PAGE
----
There is a branch specific playlist in the “playlists/branches” subfolder. We will use this playlist to ensure our password reset feature is executed when the Jenkins build is run against the feature specific branch.
Notice that the playlist for the branch specific feature will execute the test password_reset.feature rather than executing all of the features in the web_test folder as specified in the web_test_playlist on the master branch.
We can use the when/anyOf and when/not/anyOf Jenkins pipeline directives along with the repository branches to control which tests execute for each branch build in Jenkins.
A full copy of the Jenkins file used for this example is available at the bottom of this article. We will look at the portion of the pipeline file that allows us to run different tests for each branch.
In the pipeline snippet below, we have two different stages that execute playlists using Cycle-CLI. The details of what the code is doing are listed in the following sections.
The “All Approved Tests” pipeline will run on a build of any branch named “master”. This stage runs Cycle-CLI and executes the playlist web_test_playlist.cycplay found in the “playlists” directory.
Running a build in Jenkins against the master branch results in a pipeline execution like the one below:
Notice that the “All Approved Tests” stage was executed, but the “Development Feature Branch Tests” stage was skipped. This was due to running the build against the master branch of the repo. The logic in the Jenkinsfile directed our pipeline to run the tests for our master branch while skipping execution of our tests currently in development on the feature specific branch.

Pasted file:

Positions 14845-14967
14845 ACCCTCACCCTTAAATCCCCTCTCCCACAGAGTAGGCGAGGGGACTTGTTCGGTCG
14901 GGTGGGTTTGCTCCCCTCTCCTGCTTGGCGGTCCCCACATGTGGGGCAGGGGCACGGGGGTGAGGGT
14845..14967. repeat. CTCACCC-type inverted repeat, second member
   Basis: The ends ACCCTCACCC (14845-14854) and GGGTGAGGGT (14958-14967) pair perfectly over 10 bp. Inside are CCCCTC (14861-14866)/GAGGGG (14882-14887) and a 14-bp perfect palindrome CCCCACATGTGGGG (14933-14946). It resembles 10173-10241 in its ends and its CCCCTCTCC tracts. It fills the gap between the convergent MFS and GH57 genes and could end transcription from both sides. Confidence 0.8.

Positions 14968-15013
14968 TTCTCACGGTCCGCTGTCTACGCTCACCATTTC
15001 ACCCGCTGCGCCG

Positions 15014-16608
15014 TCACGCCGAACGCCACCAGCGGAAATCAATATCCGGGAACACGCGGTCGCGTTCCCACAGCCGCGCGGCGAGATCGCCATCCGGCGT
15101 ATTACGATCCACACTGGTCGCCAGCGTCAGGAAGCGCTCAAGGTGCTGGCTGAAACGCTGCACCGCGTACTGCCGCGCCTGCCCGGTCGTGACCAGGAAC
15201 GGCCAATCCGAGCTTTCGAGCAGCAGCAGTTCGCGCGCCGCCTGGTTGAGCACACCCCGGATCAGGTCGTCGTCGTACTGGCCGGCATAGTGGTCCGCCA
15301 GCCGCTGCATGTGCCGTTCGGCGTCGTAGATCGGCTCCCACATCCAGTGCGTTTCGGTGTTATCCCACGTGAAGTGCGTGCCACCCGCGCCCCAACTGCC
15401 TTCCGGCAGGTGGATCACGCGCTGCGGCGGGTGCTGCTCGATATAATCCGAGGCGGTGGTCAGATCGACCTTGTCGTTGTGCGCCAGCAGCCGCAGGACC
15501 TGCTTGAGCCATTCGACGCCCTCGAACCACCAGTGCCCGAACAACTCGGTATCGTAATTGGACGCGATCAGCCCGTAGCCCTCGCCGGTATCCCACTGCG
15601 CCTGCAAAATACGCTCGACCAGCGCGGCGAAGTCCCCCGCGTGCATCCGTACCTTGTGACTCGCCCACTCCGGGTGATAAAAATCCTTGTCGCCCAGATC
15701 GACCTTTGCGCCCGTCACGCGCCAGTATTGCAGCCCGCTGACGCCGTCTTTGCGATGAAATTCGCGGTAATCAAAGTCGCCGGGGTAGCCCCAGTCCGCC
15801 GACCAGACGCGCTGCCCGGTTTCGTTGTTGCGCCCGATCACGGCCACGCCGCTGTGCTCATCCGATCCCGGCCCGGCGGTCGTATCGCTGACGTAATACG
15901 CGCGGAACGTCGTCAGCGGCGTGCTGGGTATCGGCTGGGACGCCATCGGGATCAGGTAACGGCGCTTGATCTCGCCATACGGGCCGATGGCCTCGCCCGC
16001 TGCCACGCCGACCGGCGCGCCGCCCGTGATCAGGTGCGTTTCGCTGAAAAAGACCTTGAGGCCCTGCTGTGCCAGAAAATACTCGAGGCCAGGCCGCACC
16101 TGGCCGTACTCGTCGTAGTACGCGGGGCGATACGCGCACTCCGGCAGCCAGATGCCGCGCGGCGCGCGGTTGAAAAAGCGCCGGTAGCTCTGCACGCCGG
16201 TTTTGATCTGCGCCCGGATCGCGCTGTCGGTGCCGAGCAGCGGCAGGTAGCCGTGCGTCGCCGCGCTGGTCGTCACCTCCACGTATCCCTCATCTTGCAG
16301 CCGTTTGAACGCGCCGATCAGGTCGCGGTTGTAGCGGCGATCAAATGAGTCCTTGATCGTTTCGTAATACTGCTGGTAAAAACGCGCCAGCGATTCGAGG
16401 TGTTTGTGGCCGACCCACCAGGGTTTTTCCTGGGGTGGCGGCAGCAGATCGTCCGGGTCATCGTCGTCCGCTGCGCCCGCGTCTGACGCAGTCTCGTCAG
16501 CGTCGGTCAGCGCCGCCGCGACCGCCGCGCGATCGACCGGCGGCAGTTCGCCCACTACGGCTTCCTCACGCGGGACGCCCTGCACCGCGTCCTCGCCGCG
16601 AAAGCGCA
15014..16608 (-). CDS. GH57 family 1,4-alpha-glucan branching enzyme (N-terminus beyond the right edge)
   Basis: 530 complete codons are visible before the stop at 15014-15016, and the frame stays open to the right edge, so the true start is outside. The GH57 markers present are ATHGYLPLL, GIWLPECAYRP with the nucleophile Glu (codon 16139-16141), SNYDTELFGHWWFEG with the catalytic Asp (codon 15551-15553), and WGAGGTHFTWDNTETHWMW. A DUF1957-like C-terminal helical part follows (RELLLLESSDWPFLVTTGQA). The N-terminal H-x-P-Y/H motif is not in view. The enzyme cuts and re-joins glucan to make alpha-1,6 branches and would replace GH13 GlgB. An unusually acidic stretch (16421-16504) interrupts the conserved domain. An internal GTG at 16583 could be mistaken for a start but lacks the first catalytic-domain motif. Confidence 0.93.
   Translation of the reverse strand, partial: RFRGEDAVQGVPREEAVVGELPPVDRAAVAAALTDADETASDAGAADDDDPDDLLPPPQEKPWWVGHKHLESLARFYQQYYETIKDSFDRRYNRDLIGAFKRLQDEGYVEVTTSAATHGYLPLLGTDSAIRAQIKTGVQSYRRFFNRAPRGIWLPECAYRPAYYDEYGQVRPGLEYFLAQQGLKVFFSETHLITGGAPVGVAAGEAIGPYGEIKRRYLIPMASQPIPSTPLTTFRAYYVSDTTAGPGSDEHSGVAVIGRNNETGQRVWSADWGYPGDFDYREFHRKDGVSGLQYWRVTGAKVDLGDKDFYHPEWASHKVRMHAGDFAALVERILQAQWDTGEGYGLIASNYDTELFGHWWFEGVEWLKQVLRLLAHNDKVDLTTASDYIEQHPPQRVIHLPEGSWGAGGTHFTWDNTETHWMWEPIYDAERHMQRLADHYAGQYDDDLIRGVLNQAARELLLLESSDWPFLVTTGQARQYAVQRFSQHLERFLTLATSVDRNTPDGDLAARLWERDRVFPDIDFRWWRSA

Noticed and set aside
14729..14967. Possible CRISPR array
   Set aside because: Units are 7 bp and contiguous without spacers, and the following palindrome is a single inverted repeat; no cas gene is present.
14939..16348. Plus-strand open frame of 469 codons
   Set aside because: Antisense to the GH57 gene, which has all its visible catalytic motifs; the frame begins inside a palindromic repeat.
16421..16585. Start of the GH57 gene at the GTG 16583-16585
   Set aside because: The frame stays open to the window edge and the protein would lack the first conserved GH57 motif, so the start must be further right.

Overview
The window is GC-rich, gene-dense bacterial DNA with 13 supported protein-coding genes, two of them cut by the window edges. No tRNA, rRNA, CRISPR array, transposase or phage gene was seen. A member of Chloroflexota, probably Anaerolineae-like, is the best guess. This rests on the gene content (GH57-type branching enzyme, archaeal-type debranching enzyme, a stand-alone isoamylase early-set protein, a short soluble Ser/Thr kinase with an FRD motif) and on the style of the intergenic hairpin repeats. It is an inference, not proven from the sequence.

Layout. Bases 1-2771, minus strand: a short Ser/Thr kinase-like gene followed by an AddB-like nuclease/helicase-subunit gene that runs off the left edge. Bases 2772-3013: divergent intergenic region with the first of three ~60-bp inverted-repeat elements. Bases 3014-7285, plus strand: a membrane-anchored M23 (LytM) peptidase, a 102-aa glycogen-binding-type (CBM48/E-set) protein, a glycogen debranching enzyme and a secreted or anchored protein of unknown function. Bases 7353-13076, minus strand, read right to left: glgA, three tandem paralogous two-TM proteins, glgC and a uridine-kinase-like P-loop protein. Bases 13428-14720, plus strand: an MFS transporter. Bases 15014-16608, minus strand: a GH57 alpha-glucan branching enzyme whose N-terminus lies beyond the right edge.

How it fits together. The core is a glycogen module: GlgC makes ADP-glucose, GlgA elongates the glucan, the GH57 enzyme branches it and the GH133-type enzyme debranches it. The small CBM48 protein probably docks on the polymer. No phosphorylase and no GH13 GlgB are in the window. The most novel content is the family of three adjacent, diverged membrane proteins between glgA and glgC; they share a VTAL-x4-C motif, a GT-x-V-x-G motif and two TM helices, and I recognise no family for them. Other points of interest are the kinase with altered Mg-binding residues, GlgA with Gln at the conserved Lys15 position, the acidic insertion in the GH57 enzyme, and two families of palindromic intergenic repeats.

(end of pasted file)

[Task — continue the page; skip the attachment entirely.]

You can also see that the pipeline ran the two features for “Login Test” and “Sign Up Test”.
The “Development Feature Branch Tests” stage will execute on a build of any branch not named “master”. Notice that this stage runs Cycle-CLI against a playlist found in the “playlist\branches” subfolder. Specifically, we are instructing Cycle-CLI to look for a playlist named after the repository branch we are building.
We use the BRANCH_NAME Jenkins environment variable to specify the name of the Cycle playlist so we do not need to update the Jenkinsfile each time we want to test a different feature branch. As long as we have a cycplay file in the branches folder that is named after the branch being built, Cycle-CLI will run the playlist specified for that branch.
Running a build in Jenkins against the feature specific branch results in a pipeline execution like the one below:
Notice that for this build, the “All Approved Tests” stage was skipped, but the “Development Feature Branch Tests” was executed. This is because this build was against the “TEST-1-multibranch-pipeline” branch of the repository rather than the master branch.
Also, notice the output shows that Cycle-CLI executed the TEST-1-multibranch-pipeline.cycplay playlist. The flexibility this approach provides allows you to test your development changes and ensure those tests are working before merging code into your master branch and running a full suite of tests across all functional areas.
After development and testing are complete on the feature specific branch, that branch is merged with the master branch. The approach detailed in this example does not require any changes to the Jenkinsfile in order to include the new password reset test as part of the master branch playlist. Merging the feature branch with the master branch will place the password_reset.feature in the web_tests folder of the master branch, and the web_test_playlist.cycplay playlist will automatically include the feature as part of the “All Approved Tests” stage.
After merging the branches, all three Cycle test features are now in the web_tests folder.
Executing a build on the master branch will now run all three tests as part of the “All Approved Tests” stage.
Now all three tests execute as part of the “All Approved Tests” stage.